How do I get involved in scientific research??????!!!!?

I am a rising sophomore looking to get involved in scientific research and maybe submit a paper and go to ISEF. Please help me!!! Point me in the right direction!! I'm lost!!! How do i get a mentor???!! can i research what i want or what my mentor is researching???? Where do i go from here???!!!!

3 Answers

  • 1 decade ago
    Best Answer

    If you are in college, you need to locate the people in your Department/school who are involved in research. You can start by the web page(s), checking faculty publications. You want somebody who publishes regularly and, especially, with students. Also, check who has external funding for her projects (NIH, NSF, etc.) This is also a good policy if you are in high school and trying to find a good school to attend.

    Once you have located your target, you may want to contact and ask those of his/her students currently involved in research projects, particularly if your school has a graduate program. They will give you the best insight and advice. Applying for work-study positions at the Department, or simply volunteering to work at the labs (even if it is cleaning around or serving as an attendant to a graduate student in her thesis research!) is always a good idea too.

    As for your research subject, you more likely will need to start helping with their projects. This will help you to learn the trade. Try to read everything related to the subject, and hopefully, with time, you will be able to come up with your own interest within that field and start your own projects.

  • 4 years ago

    This is a ridiculous question. All may or may not have some form of bias. Just because a company pollutes and funds climate research doesn't mean that the scientists carrying out the research will doctor their results (although there's a good chance they will to secure future funding). A scientist looking into poaching of his favorite species may be trying to get an honest assessment of the situation, or may be trying to influence laws to further protect the species just because he or she wants more of them around. A pharmaceutical company has a vested interest in the public seeing its drugs as working well, but at the same time that doesn't mean they won't be honest about how well it works (like when it is honestly leaps and bounds better than the competition). Although a biologist may have unbiased research, having it "reviewed" by people who are not experts on the subject will likely cause the reviewers to accept or reject publishing the research based on whatever preconceived ideas they held on it. For the biologist this means that it's either contort your findings to appease the reviewers or you won't get your paper published. If I had to pick one, they probably want D, but it's still just a garbage question in my opinion.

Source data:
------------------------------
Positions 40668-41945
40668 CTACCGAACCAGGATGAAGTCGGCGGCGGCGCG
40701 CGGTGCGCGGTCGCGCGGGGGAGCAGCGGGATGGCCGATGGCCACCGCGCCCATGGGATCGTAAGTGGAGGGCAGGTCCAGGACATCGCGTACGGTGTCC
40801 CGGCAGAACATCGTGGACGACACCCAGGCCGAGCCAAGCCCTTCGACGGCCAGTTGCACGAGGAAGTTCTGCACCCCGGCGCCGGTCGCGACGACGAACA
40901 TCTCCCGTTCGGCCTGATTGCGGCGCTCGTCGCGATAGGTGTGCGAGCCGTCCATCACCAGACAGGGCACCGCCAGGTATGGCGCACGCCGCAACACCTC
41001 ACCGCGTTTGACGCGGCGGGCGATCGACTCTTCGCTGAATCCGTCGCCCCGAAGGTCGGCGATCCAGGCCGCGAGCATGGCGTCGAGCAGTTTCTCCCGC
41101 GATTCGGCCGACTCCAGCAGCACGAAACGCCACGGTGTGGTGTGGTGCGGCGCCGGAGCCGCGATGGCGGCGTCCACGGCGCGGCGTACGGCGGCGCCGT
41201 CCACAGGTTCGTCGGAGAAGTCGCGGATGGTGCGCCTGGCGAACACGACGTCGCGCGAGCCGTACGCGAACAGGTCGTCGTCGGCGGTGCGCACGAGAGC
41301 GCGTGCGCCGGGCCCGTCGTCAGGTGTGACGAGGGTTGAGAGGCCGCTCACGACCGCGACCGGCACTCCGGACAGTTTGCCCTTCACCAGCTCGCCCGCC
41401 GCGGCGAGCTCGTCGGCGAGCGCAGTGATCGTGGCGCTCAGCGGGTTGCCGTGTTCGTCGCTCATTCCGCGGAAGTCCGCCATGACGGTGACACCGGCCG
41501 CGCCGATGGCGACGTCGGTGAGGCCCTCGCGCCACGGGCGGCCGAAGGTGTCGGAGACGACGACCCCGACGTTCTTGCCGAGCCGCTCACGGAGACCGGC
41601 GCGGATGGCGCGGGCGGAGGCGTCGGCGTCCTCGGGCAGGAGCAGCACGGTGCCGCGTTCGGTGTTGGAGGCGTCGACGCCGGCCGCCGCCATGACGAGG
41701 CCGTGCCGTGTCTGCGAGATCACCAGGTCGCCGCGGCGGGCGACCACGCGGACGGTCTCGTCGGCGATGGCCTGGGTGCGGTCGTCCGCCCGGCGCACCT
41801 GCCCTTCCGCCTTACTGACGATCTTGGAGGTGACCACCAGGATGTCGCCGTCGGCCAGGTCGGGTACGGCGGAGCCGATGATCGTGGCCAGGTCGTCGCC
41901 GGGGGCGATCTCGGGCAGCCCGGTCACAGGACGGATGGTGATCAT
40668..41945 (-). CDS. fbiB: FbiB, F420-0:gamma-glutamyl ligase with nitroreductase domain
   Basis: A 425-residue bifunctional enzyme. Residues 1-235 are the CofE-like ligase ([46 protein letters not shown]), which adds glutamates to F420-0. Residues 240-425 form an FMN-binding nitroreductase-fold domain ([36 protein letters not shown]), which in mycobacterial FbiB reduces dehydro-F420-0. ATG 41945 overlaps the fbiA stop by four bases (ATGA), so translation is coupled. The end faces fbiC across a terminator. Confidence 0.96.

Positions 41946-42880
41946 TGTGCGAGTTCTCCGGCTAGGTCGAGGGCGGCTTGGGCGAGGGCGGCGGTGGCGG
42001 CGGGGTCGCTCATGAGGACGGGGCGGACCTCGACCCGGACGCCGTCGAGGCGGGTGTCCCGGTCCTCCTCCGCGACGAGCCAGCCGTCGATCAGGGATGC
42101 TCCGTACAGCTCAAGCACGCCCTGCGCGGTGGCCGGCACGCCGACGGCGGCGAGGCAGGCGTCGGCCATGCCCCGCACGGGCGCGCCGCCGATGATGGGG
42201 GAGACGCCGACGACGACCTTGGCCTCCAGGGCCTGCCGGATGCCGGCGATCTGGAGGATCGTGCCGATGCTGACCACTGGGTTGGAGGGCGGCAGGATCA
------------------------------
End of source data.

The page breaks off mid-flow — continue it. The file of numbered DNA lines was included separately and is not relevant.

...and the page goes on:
• Anonymous
    1 decade ago

    I assume sophomore in a university? Go to your advisor's office, ask what each faculty member is researching, decide which one is the most interesting to you, contact him/her and ask if you can join their lab!

    Sometimes they may ask for a personal statement or a CV but for me I just said I was interested, and he said ok, you're in!

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